Logical Activation Functions: Logit-space equivalents of Probabilistic Boolean OperatorsDownload PDF

Published: 31 Oct 2022, 18:00, Last Modified: 16 Jan 2023, 01:12NeurIPS 2022 AcceptReaders: Everyone
Keywords: activation, activation functions, logit, probabilistic, Bayesian, Boolean, logic, dendritic computation
TL;DR: Propose new neural network activation functions based on logit-space equivalents of probabilistic Boolean logic operations (AND, OR, XNOR)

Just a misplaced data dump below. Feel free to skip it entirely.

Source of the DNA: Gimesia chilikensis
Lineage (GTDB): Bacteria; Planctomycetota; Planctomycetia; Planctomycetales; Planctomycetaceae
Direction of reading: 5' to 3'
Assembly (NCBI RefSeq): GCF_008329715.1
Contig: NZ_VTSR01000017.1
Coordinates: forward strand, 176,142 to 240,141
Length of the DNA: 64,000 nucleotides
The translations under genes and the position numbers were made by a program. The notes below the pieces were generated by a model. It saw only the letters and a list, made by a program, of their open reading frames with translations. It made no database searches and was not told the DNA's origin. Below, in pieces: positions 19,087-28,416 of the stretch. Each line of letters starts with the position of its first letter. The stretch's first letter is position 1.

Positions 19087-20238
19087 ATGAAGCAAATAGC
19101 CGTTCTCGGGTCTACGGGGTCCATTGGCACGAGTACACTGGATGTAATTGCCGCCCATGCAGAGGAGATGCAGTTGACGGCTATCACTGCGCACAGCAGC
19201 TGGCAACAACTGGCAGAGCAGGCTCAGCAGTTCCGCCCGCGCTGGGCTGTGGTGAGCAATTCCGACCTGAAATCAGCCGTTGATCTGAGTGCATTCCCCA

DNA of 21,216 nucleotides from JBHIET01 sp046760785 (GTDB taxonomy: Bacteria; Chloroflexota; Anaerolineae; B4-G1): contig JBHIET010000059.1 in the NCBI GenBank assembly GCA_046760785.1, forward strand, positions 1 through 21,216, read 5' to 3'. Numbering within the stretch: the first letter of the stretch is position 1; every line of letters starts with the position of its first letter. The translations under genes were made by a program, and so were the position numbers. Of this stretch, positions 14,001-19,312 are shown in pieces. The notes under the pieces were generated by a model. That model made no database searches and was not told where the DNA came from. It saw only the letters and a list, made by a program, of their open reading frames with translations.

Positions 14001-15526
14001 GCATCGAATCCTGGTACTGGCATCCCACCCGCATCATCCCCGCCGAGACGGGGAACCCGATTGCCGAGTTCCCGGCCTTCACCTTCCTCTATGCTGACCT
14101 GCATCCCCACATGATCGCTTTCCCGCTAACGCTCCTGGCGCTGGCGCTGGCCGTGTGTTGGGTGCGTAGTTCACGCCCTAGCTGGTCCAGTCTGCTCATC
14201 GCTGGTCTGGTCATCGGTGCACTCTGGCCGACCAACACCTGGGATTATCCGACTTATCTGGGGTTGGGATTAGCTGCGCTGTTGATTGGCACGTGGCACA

Abstract: The choice of activation functions and their motivation is a long-standing issue within the neural network community. Neuronal representations within artificial neural networks are commonly understood as logits, representing the log-odds score of presence of features within the stimulus. We derive logit-space operators equivalent to probabilistic Boolean logic-gates AND, OR, and XNOR for independent probabilities. Such theories are important to formalize more complex dendritic operations in real neurons, and these operations can be used as activation functions within a neural network, introducing probabilistic Boolean-logic as the core operation of the neural network. Since these functions involve taking multiple exponents and logarithms, they are computationally expensive and not well suited to be directly used within neural networks. Consequently, we construct efficient approximations named $\text{AND}_\text{AIL}$ (the AND operator Approximate for Independent Logits), $\text{OR}_\text{AIL}$, and $\text{XNOR}_\text{AIL}$, which utilize only comparison and addition operations, have well-behaved gradients, and can be deployed as activation functions in neural networks. Like MaxOut, $\text{AND}_\text{AIL}$ and $\text{OR}_\text{AIL}$ are generalizations of ReLU to two-dimensions. While our primary aim is to formalize dendritic computations within a logit-space probabilistic-Boolean framework, we deploy these new activation functions, both in isolation and in conjunction to demonstrate their effectiveness on a variety of tasks including tabular classification, image classification, transfer learning, abstract reasoning, and compositional zero-shot learning.
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